Major fleets have committed to transitioning at least 30% of their new heavy-duty truck purchases to be zero-emission vehicles, including electric models, by 2030. However, many companies are daunted by the extra upfront cost of electric trucks, as well as challenges including the limited availability of chargers.
The benefits of electric trucks, increased availability of more makes and models, investments in charging infrastructure, the rapid improvement of the upfront and long-term economics, and policy incentives all point to a near-term boom in their adoption.
IDTechEx’s report, “Electric and Fuel Cell Trucks 2024-2044: Markets, Technologies and Forecasts,” finds that the future of electric trucks hinges on continued innovation in battery technology, further expansion of charging and hydrogen refueling infrastructure and acceptance of fuel cell trucks.
Electric truck sales shares remain low across most major markets. With the exception of China, Germany and the Netherlands, the cumulative electric medium- and heavy-duty truck sales to date number in the hundreds in most countries (just over 6,000 electric trucks were sold across the entire EU+EFTA+UK regions in Q1-Q3 2023). Sales shares generally remain well under 1% in medium- and heavy-duty segments, with major shipping logistics companies running demonstrations of electric trucks in regional and long-haul electric operations.
Battery electric vehicles (BEVs) with plug-in chargers still dominate in China, but their market share has been in decline since 2020. Between January and June 2023, a total of 11,500 electric heavy-duty trucks were sold in China. Of these, 5,728 were battery-swap capable, taking up roughly 50% of the market share. IDTechEx research finds that battery swapping will remain a key technology pathway for heavy-duty trucks in China in the coming years.
In the U.S., improved models and infrastructure additions signaled a stronger electrification push in 2023. The single-charge driving range of various models was improved by increasing the number of battery packs and sticking to more energy-dense NMC and NCA chemistries. Furthermore, 10 states have already signed up to the Californian “Advanced Clean Trucks” regulation, which requires manufacturers to sell a gradually increasing proportion of electrically powered heavy-duty trucks, vans and pickup trucks by 2035. IDTechEx forecasts that zero-emission trucks will amount to 13% of the medium- and heavy-duty truck sales in the U.S. by 2030.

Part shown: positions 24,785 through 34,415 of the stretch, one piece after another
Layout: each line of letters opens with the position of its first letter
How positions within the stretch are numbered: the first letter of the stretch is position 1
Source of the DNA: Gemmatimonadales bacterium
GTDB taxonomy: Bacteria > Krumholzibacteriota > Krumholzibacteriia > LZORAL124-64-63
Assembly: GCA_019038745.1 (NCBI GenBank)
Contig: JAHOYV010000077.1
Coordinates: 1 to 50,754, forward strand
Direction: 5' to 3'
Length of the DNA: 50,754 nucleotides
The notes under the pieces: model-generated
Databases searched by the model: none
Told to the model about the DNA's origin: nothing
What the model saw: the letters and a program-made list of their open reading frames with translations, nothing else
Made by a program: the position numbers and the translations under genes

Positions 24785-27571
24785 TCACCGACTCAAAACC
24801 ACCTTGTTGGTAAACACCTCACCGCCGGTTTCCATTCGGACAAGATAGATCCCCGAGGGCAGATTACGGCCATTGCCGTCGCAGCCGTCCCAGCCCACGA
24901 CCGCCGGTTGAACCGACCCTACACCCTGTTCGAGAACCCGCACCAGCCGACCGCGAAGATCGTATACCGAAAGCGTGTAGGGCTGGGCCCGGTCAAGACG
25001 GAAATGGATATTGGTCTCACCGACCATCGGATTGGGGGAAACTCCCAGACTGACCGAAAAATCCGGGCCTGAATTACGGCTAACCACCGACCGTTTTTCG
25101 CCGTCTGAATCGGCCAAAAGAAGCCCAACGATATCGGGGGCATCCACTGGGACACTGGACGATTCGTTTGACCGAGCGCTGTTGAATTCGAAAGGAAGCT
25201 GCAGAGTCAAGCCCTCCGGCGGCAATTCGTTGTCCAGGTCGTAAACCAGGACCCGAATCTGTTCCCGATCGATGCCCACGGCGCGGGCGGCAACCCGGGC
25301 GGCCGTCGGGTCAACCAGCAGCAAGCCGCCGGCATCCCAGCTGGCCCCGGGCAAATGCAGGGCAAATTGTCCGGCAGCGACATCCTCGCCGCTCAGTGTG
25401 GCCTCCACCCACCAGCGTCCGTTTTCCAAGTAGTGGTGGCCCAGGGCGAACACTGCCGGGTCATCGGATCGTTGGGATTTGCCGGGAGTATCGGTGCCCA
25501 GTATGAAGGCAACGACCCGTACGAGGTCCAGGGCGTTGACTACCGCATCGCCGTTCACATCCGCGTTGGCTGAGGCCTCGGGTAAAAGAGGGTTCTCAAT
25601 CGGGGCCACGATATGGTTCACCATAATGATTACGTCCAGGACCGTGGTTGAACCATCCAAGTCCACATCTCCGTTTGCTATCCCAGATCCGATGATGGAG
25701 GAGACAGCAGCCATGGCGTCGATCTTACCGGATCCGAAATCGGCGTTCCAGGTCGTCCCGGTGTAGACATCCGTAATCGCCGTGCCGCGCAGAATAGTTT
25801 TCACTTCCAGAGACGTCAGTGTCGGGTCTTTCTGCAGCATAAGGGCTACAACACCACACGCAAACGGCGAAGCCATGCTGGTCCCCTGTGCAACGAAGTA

New electric truck registrations in the European Union surged by an impressive 321.7%, totaling 3,918 units in the first three quarters of 2023. Germany and the Netherlands were the main drivers of this growth, making up 65% of EU electric truck sales. Electric trucks now represent 1.5% of the market, significant progress from the previous year’s 0.4%. Volvo Trucks is the current market leader in battery-electric truck sales in Europe.
Strong CO2 standards for trucks are needed to ensure frontrunners keep their promises and laggards catch up. Combined with the support for battery supply chains from the Inflation Reduction Act (IRA), the legacy U.S. truck brands could quickly catch up and outpace European brands.
Electric trucks have so far relied on off-shift charging for much of their energy. This is largely achieved at private or semi-private charging depots and often overnight. There is a global effort to scale up fast or ultra-fast charging as a prerequisite for making both regional and long-haul operations technically and economically viable. Commercialization of chargers with rated power of 1 MW will require significant investment, as stations with such high-power needs will incur significant costs in both installation and grid upgrades.
Alternative solutions include installing stationary storage and integrating local renewable capacity, combined with smart charging, which can help reduce both infrastructure costs related to grid connection and electricity procurement costs. The IDTechEx report covers the MW charging player landscape and provides analysis of alternative charging strategies including overhead catenary, in-road dynamic wireless and battery swapping.
The number of hydrogen-powered fuel cell electric trucks (FCETs) sold can still be counted on fingers and toes, but that number should grow in 2024 as players including Nikola, Toyota, Honda, Daimler, Volvo and Hyundai are scaling their fuel-cell truck development plans. The partnership between Daimler and Volvo (Cellcentric) appears to be something of a hedge to cover bases if significant funding by governments in hydrogen production and infrastructure makes FCETs viable in the medium term.
Nikola produced 42 hydrogen fuel-cell-electric trucks and has inked a 10-year strategic partnership with FirstElement Fuel to supply hydrogen. IDTechEx believes the fundamental issue with efficiency and production of green hydrogen will remain barriers to the development of FCETs. The latest report benchmarks various fuel cell trucks by power, consumption and weight in addition to providing supply chain information.
To find out more about this IDTechEx report, including downloadable sample pages, visit www.IDTechEx.com/trucks.